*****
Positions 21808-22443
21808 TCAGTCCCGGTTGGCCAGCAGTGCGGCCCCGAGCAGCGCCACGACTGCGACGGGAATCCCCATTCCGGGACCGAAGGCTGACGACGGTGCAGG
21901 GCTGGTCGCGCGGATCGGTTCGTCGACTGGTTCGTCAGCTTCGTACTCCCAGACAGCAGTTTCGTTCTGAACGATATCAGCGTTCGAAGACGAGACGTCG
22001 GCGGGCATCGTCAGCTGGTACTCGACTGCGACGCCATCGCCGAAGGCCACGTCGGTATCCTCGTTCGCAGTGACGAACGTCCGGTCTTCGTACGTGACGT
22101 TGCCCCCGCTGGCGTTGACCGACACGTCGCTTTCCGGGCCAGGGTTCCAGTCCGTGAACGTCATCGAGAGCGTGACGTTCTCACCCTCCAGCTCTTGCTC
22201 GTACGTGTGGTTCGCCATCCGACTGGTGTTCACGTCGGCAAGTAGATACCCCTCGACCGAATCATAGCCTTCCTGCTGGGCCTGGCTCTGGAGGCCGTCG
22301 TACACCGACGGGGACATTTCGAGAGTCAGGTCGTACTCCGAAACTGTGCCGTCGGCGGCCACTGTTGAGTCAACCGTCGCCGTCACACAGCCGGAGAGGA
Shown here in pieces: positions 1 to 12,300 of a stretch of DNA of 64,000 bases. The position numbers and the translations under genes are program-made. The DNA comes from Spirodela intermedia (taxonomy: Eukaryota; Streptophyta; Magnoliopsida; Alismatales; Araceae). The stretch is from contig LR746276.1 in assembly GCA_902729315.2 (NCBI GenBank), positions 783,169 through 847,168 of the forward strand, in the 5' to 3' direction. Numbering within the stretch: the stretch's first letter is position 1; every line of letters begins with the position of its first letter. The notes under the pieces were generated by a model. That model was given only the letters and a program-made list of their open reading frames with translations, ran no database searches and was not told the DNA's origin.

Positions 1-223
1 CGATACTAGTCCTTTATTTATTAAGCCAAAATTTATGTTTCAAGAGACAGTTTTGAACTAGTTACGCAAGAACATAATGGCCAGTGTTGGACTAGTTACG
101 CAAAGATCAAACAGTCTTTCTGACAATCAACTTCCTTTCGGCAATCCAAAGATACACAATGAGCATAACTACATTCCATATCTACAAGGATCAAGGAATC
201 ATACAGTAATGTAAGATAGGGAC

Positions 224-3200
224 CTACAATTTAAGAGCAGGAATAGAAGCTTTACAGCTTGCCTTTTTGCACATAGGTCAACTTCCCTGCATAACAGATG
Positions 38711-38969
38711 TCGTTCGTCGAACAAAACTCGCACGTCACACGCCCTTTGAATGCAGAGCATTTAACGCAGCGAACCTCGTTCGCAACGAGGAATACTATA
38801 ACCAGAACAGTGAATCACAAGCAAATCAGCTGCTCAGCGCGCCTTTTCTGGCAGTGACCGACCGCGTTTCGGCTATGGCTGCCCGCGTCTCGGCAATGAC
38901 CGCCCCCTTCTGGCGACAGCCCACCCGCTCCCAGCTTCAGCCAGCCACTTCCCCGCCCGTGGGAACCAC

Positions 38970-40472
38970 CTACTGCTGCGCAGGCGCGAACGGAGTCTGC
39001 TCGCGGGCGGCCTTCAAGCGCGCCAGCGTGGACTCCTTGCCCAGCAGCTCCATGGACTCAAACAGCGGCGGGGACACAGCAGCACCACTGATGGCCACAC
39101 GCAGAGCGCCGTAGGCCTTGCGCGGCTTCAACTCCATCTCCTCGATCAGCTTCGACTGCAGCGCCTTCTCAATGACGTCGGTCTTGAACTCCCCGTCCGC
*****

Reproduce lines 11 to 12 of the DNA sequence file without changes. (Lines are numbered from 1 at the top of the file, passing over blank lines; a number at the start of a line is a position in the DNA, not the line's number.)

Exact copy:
101 CAAAGATCAAACAGTCTTTCTGACAATCAACTTCCTTTCGGCAATCCAAAGATACACAATGAGCATAACTACATTCCATATCTACAAGGATCAAGGAATC
201 ATACAGTAATGTAAGATAGGGAC